Yeah, I did F1. It says this:

"Specifies the name of the control language (CL) decimal variable, if any, that contains the total length of the message data record available to be received. The variable must be a decimal variable having a length of 5 positions."

Which would make you think it's an input parameter only: it only specifies the length of the buffer.

But then I started thinking (dangerous, I know): if it's only an input parameter, then WHY SPECIFY A VARIABLE? Why not simply allow the length to be specified directly in the keyword rather than having to create a variable with a hardcoded value in it? And how about the phrasing, "if any"? Means it's optional. And the command doesn't force you to enter it.

I've actually asked the question many times over the years and never got a satisfactory answer. I've always hated this particular command for just that reason. So I get it to work, encapsulate it and forget about it. It's only on those occasions when I'm reimplementing something that I need to remember. Today is one of those days, and even though I have it working I'm not particularly sanguine that I understand those parameters any better than I used to.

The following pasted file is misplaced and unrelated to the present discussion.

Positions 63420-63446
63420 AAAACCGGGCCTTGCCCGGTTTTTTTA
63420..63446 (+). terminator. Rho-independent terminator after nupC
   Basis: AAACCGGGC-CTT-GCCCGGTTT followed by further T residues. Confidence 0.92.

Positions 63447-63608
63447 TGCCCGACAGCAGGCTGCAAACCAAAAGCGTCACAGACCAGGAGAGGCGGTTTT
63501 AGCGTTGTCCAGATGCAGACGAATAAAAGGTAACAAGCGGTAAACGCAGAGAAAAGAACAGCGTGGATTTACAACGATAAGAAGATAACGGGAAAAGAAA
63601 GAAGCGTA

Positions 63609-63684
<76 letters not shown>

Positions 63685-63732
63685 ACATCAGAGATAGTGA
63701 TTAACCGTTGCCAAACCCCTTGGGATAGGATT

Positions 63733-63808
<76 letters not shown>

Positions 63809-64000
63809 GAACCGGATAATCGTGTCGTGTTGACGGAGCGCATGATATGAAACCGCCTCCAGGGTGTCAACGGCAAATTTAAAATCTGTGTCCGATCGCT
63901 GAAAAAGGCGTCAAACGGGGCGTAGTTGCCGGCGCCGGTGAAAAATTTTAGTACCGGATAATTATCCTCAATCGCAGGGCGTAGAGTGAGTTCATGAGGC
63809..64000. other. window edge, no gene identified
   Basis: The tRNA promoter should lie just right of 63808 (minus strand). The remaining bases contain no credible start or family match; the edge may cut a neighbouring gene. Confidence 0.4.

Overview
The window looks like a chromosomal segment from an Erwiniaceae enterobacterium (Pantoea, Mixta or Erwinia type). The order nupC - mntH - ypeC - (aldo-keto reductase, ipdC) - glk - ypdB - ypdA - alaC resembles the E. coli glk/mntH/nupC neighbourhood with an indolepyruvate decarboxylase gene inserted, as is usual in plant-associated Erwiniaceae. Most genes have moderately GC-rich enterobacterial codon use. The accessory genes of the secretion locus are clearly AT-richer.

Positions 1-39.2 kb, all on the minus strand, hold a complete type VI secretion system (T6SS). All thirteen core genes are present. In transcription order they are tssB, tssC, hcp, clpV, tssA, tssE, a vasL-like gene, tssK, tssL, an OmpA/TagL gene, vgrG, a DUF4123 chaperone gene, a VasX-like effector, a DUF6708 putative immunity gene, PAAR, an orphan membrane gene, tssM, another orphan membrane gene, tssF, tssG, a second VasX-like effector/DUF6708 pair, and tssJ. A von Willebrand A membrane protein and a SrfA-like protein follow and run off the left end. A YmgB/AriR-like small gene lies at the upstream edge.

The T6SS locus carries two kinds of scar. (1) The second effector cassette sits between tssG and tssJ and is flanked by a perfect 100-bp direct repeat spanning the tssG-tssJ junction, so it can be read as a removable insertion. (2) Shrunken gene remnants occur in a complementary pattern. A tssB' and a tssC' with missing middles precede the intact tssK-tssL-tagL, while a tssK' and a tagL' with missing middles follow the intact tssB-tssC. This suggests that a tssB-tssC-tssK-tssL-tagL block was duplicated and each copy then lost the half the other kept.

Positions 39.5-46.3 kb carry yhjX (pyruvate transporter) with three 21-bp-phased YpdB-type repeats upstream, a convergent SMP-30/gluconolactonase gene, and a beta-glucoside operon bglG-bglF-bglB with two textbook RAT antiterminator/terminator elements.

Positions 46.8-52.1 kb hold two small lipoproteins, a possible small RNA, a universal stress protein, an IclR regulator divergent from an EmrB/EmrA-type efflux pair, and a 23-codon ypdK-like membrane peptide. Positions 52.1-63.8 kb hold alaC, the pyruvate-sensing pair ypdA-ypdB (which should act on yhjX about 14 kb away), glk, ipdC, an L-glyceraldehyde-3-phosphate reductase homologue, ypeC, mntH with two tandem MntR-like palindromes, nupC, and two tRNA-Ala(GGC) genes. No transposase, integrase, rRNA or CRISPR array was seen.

On 9/1/2015 2:30 PM, Joe Pluta wrote:
I'm having a brain cramp and for some reason nothing I find online fixes
Prompt RCVMSG, then press F1 with the cursor on that keyword.

When I'm doing a RCVMSG, is the variable I specify in MSGDTALEN an
input or an output?
It's input to RCVMSG.

If I specify MSGDTA but don't
specify MSGDTALEN can I overrun my buffer?
Don't know; never did that.

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